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I have a Lyman 454424 that outshoots the lee 255 fp 1 3/4" to 3" @ 25 yds. I would size the throats of the cylinder and buy a custom mold from Mountain moulds to fit. Gianni.
 
Posts: 65 | Location: Western MT | Registered: 27 October 2002Reply With Quote
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Posts: 22 | Registered: 01 February 2004Reply With Quote
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I currently load and shoot over a dozen .45 Colt revolvers. They are Cimarron, Colt, S&W, and Ruger.

Bullets should be fitted to the individual revolver's chamber mouths (as previously noted).

If the chamber mouths are off-size or uneven, accuracy will suffer. Take the time to have yours measured and all corrected to be the same and of an appropriate diameter. Rugers run very small--too small. My older Cimarron runs 0.458" and I have a custom mold for it.

Size your bullets the least amount possible. Well, you gotta lube and short of Lee Tumble Lube, you gotta run them through a lubrisizer to do that or pan lube. Sizing destroys accuracy. Even if you have to buy some custom moulds from somebody like NEI or Hoch, cast your bullets as near to the size you need as possible.

At normal .45 Colt velocities, better bullet fit will keep you from leading better than hard bullets. The .45 Colt can shoot bullets as soft as 1:20 Tin:Lead at normal velocities. Harden up your bullets for higher velocities and for better game penetration at those velocities.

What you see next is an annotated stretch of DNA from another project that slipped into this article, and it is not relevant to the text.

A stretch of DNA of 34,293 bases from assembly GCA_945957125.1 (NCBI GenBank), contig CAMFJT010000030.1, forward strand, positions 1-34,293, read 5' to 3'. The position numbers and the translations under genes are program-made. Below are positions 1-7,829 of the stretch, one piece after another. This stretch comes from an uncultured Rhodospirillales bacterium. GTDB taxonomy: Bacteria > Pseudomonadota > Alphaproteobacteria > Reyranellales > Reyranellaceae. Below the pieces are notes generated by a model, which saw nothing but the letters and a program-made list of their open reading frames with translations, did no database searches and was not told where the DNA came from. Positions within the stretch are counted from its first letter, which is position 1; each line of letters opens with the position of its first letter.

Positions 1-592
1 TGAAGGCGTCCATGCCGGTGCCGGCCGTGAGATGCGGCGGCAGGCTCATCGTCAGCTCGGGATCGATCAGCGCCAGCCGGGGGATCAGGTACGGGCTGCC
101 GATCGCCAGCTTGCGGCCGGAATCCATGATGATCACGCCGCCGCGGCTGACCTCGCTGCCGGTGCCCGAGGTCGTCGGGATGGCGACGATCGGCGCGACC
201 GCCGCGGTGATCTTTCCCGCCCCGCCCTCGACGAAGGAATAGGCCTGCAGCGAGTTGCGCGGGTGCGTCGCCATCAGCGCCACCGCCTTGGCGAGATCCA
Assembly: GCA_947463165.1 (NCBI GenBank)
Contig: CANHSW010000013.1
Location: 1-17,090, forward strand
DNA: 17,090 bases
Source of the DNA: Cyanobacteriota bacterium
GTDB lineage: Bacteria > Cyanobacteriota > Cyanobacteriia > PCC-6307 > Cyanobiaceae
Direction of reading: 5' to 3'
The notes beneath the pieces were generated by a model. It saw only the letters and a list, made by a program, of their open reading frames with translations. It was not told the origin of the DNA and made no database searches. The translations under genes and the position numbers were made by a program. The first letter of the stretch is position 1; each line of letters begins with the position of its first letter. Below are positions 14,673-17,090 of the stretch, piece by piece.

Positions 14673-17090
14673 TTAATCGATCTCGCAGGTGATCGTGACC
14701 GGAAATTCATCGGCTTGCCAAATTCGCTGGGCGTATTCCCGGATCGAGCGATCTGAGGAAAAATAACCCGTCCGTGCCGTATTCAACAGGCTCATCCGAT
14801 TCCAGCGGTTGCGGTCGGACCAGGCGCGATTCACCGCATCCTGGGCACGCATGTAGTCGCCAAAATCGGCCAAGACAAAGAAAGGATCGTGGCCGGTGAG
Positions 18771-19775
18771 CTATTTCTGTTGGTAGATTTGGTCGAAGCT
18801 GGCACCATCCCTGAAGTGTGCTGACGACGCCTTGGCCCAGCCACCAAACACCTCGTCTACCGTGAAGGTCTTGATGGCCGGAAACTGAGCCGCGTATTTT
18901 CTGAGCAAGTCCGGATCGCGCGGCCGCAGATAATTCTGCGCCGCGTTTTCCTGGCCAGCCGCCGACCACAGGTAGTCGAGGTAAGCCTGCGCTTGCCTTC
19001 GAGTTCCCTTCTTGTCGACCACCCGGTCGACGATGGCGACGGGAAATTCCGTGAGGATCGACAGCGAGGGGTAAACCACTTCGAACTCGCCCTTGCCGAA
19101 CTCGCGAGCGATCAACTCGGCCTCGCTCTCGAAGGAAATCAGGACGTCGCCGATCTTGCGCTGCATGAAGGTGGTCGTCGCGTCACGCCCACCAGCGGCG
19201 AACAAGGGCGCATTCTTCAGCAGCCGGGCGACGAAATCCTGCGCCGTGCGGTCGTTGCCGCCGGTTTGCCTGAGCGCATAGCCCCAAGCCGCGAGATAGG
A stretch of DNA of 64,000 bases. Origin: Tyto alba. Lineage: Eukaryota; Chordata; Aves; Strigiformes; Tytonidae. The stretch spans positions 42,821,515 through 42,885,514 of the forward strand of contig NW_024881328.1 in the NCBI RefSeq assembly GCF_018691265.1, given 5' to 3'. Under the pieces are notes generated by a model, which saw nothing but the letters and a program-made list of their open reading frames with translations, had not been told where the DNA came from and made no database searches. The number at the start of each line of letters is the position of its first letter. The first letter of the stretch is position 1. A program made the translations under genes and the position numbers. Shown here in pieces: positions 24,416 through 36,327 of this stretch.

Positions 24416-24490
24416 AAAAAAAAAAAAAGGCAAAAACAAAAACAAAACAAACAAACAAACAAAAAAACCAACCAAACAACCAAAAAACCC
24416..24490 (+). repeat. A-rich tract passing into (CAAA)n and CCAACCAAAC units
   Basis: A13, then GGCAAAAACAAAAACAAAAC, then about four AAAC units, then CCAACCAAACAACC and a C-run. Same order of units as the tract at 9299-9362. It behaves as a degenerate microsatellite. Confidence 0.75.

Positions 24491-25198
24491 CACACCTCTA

The single all-around best powder for normal velocity and pressure loads with cast bullets is Unique. It shoots in darn near everything. It is a little dirty, but so what. Other powders are fine and I shoot several others, including H110/296 in hot Ruger loads. Blue Dot is fine, but meters funny in a powder measure, so I don't use it. Universal Clays works fine. 4227 is OK, too.

Bullet style is not such a big deal as far as shooting is concerned. The old original bullet shoots as accurately as anything. Even the old black powder bullet with the hollow base shoots well, if it is the right size. Semi-wadcutters can get you good accuracy, goot game performance, and good target hole-cutting for scoring a target. Your round nose designs will feed better in a lever gun, if you shoot both. You will need to lube with Alox/Beeswax if you shoot a rifle with the loads. Alox/Beeswax typically improves lubrication and accuracy in a rifle. It should be used sparingly in a revolver because it can over-lubricate and cost you accuracy in a revolver. It stinks, too, and is best used outdoors. I like it in the right application. I use special black powder lube for my black powder loads.

Black powder loads are a rip. Lots of boom, lots of stink, goo, gum, etc., lots of fun. Black powder typically shoots well and can be loaded quite hot at standard velocities.

I really enjoy that caliber, even though it is not the only one that I shoot. Have fun, be safe.
 
Posts: 305 | Location: Indian Territory | Registered: 21 April 2003Reply With Quote